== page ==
The Multi-Form Oscillator basically is the same as the standard oscillator but with one essential difference:
While the standard oscillator only plays a single waveform, the multi-form oscillator can play a wavetable of up to 1024 waveforms!
A wavetable is like a list of different waveforms and using the Wave Index parameter the actual waveform is selected.
This Wave Index parameter can be modulated by eg an ADSR, LFO which will result in a very dynamic sound.
And if the Wave Index parameter points in between 2 waveforms in the wavetable it plays a crossfaded version of those 2 waveforms.
So even a wavetable with only 10 waveforms will have a smooth sound when sweeping Wave Index thru the wavetable.
The multi-form oscillator can import existing wavetables from other creators as long as they're in a supported audio file format like AIFF, WAVE, ...
But on top of that the multi-form oscillator also has a fantastic mechanism to create new wavetables on the fly.
That's done by defining a list of source waveforms and/or sample grains and apply transform algorithms on them.
For example lets say we start with a sine waveform and let it evolve into a square waveform, and then apply a phase distortion on that evolution.
That will result in a rich sounding wavetable even with only defining a couple of elements.
Note that a multi-waveform definition needs to be rendered in order to hear it.
Rendering means that the sources and transforms that you have defined will be calculated and stored in the wavetable.
On the Multi-Form Oscillator editor there is a button "MULTI FORM". Click that button to open the Multi-Form Editor:
On the Setup pane you can define the number of steps i.e. the number of waveforms in the wavetable. Currently up to 1024 waveforms are supported.
If you set Num Steps to a low number the crossfading between the individual waveforms in the wavetable will be more prominent.
Whether that's good or bad depends on the sound.
Note that higher Num Steps will result in an increased RAM usage.
A good starting point for a smooth sounding table is the default 100.
On the Source pane you can add waveforms and sample grains in a sequence.
Upon rendering the resulting wavetable, it will render the sources from left to right, crossfading between them when necessary.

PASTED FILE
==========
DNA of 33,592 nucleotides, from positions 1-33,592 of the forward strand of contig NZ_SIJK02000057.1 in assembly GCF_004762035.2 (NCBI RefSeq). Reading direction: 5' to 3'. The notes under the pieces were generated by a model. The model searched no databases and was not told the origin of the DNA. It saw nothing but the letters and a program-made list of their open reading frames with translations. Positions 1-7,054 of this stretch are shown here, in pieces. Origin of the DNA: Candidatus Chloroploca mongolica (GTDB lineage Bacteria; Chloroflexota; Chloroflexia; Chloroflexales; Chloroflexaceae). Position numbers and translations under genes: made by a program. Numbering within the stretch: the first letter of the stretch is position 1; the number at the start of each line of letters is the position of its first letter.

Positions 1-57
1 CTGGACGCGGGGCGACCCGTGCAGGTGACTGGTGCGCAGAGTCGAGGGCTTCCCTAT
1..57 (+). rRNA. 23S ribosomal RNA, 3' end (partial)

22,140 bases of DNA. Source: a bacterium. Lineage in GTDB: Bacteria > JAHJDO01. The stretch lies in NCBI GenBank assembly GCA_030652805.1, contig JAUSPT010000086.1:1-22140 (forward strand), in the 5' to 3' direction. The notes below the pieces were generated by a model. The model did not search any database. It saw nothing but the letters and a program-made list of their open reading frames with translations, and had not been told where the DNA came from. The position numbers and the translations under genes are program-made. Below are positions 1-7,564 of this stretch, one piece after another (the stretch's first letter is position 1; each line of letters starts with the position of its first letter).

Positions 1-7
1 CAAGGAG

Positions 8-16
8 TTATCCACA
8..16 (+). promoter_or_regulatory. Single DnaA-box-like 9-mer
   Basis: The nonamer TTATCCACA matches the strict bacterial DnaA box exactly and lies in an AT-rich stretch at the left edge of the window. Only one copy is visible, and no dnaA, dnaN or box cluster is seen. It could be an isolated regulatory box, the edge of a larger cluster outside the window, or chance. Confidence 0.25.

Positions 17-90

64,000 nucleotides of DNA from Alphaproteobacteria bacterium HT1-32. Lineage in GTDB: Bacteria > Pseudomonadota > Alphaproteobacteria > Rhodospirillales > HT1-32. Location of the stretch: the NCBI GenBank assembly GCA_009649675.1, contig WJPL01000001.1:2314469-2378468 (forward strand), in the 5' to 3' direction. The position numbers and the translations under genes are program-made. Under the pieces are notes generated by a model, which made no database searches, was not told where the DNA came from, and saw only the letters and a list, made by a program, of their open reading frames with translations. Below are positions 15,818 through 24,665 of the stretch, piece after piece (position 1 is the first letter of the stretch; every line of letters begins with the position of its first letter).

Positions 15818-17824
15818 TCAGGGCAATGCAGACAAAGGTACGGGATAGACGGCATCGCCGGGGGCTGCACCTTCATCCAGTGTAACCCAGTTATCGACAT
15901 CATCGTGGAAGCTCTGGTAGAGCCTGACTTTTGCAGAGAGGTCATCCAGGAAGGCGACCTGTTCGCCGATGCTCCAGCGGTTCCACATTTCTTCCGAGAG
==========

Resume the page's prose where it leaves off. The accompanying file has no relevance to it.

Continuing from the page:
For example if you have set Num Steps to 50 and you have 3 sources, then the first 25 steps will crossfade between source 1 and 2, the last 25 steps will crossfade between source 2 and 3.
By using sample grains you can also import and use existing wavetables from other synths, if they're in a supported audio file format i.e. Aiff, Wave, Mp3 or Ogg.
To do so click the [+] button on the source pane and choose "Insert Wavetable Audio File".
Alternatively you could also import a sample yourself and split it up by defining markers.
Note the audio editor's "Add Recurring Markers" function which can create multiple markers with a fixed time interval (eg. 2048 samples, or 1/32 note, ...) in one step.
These samples with markers can then be inserted in a multi-waveform definition with the "Import Multiple Sample Grains" function in the [+] menu.
On the Transform pane you can add algorithms that will transform the source waveform using "From - To" parameters, where From is the first step, To is the last step.
These algorithms combine very well and let you create a rich palette of wavetables.
All transformations are applied serial to each step of the rendering process, the leftmost transformation first.
Some algorithms have a "AA PreFilter" switch which will apply an anti-aliasing filter while rendering the waveforms so that the resulting waveform is as 'correct' as possible, but in some cases switching this AA PreFilter off could result in interesting artifacts in the waveform.
Note however that the Multi-Form Oscillator's realtime sound engine always uses anti-aliasing so even dirty wavetables will play crystal clear even at high pitches!
If this sounds too technical to you then remember this: The Multi-Form Oscillator has a top sound quality. The AA PreFilter transform parameter rather is a creative parameter.
Dynamically transforms the amplitude of the waveform.
Dynamically transforms the start and end of the waveform.
Can also be used to smooth the edges in case a previous transform would result in rough non-matching edges.
Normalizes the waveform.
Note that using this transform each individual waveform in the wavetable will be normalized individually.
Dynamically transforms the peaks of the waveform.
A peak is the part of a waveform between two zero-crosses.